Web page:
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Liza Donnelly, staff cartoonist with The New Yorker, is in Delhi; she’ll be live cartooning during the HT Leadership Summit this weekend. Donnelly, who has been contributing to The New Yorker since 1979 and now also does live cartooning for the US news channel CBS, besides publishing in other media forums, has since carved out a niche for herself: many of her cartoons centre around issues of gender. Of the several books she’s written is one on the pioneering women who drew for The New Yorker, which had women cartoonists right from when they first began publishing in 1925.
Donnelly spoke to Mint Lounge on why women weren’t considered funny enough to be cartoonists, how she keeps her anger at bay while drawing on issues related to women’s rights, her favorite graphic novelists, and Donald Trump. Edited Excerpts.
Your cartoons address some very serious issues, yet there is no anger in them. How do you keep anger away?
I think the anger is there, but it’s under the surface. I want to talk about issues in my cartoons that I’m interested in, I’m passionate about. But I don’t want to push people away, I want the cartoon to be a dialogue; and sometimes anger might push the reader away instead of pulling them into a conversation.
You did some pretty scathing cartoons in the run up to the US presidential elections, but we haven’t seen one since Mr Trump won?
I haven’t done a cartoon about our president elect, because I’m not sure yet how to deal with my feelings. When he first started running for president we were very confused about his stance on women; because on the one hand he said he loves women, and that he hires them—which he does—but then he’ll talk off-camera about groping women. Now we’ve learnt of course that this is not atypical of Mr Trump, that he says contradictory things all the time.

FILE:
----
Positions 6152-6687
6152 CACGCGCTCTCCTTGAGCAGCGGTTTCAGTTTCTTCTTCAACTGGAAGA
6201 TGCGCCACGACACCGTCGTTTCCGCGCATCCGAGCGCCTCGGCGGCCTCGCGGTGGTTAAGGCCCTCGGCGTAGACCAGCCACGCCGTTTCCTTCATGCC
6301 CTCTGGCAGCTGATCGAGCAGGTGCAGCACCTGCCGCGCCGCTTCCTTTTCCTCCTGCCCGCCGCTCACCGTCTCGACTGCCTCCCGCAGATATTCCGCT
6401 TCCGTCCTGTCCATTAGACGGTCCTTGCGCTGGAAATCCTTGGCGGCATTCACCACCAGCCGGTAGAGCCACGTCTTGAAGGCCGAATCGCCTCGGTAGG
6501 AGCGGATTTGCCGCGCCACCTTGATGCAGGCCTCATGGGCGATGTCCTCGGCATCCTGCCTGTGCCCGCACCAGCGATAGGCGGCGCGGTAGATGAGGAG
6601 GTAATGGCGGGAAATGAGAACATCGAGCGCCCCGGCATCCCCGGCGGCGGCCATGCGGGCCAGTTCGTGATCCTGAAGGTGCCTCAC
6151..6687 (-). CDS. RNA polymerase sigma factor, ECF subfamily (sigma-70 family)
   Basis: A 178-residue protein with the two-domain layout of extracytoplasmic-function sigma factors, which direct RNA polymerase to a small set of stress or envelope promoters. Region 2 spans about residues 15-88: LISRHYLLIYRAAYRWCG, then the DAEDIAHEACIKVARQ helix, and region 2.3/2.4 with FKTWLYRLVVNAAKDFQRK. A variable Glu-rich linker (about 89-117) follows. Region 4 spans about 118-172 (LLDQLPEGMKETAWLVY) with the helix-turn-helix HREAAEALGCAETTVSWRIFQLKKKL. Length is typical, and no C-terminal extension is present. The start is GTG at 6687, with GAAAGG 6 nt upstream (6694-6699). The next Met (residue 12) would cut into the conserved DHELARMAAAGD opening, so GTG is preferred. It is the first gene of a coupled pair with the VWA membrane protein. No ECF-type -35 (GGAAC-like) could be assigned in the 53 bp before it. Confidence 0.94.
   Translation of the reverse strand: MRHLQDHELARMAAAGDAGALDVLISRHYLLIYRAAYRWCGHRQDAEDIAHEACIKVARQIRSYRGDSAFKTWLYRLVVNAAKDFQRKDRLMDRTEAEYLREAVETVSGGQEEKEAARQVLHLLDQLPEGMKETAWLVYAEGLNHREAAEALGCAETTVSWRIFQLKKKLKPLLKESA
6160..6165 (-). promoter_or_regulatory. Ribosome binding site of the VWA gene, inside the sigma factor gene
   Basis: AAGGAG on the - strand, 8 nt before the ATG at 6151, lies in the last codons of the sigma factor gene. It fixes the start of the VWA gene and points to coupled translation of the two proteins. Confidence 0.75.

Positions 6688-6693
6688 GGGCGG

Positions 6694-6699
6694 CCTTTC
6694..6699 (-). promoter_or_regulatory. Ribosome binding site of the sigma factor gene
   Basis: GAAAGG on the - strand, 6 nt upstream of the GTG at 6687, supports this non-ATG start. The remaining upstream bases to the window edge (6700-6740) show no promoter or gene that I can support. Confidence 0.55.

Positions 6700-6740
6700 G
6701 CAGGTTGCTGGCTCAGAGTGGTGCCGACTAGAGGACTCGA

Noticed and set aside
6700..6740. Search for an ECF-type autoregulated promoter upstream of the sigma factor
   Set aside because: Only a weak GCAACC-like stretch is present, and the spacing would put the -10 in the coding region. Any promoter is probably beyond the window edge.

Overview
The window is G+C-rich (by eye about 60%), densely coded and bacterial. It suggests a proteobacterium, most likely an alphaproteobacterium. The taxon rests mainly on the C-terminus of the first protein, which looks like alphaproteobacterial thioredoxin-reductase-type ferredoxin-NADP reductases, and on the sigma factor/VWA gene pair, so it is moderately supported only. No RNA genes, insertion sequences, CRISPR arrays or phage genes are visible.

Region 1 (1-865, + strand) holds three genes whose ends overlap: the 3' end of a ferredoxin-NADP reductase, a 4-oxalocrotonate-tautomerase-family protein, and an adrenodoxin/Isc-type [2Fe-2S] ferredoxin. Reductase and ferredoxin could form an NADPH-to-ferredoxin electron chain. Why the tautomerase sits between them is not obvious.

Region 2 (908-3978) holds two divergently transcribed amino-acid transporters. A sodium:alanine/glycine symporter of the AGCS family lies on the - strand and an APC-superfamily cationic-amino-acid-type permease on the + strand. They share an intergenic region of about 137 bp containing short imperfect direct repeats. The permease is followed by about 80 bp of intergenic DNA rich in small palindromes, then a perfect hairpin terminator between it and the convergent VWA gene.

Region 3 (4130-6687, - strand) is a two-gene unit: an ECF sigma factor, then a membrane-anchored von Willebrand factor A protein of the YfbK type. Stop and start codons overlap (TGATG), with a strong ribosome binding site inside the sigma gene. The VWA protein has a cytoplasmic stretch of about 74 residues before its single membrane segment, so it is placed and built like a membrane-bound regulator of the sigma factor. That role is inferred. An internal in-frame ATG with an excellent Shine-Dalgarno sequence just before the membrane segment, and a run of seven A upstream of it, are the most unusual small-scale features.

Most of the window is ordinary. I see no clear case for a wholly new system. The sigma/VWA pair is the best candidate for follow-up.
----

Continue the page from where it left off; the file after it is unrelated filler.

You do a lot of live cartooning as well, swiftly capturing people and places and moods—for example, you did that during the 2016 Academy Awards—are you always a fast worker? What’s your process like?
No, not always. For the cartoons I do for The New Yorker, it can often be a long process. Coming up with the ideas is often the hardest part. You have to go through a lot of stupid ideas before you come up with a good one, and you often don’t even know if the good one is a good one—not until other people look at it and tell you. The drawing also…it depends on what you’re drawing. Sometimes it’s pretty simple, The New Yorker cartoons are often just two people on a couch—that’s sometimes all you need for an idea—and if it’s a complicated setting than it takes longer. It varies a lot. The more you practice, the easier it gets. You learn tricks of the trade and your own mind and how it works and what works for you.
I read the papers, hard copies and online, and then I sit and make notes, pick out buzz words and trends. I’m always on the alert for what’s going on in the cultural space, or in news. A lot of my work is news based. And then I sit and I kind of daydream and doodle and try to see what can work, what goes together. In your mind you put words in somebody’s mouth and then you put them in a doctor’s office; play with different settings, different types of people. Sometimes you may have to push the envelope and try to make things bizarre. You have to try out many things before you figure out what works.
For most of us cartoonists, the process is the same. We gather about 6-7 cartoons and send it in to the editor. And then they buy one or they don’t.
How did you get introduced to cartoons?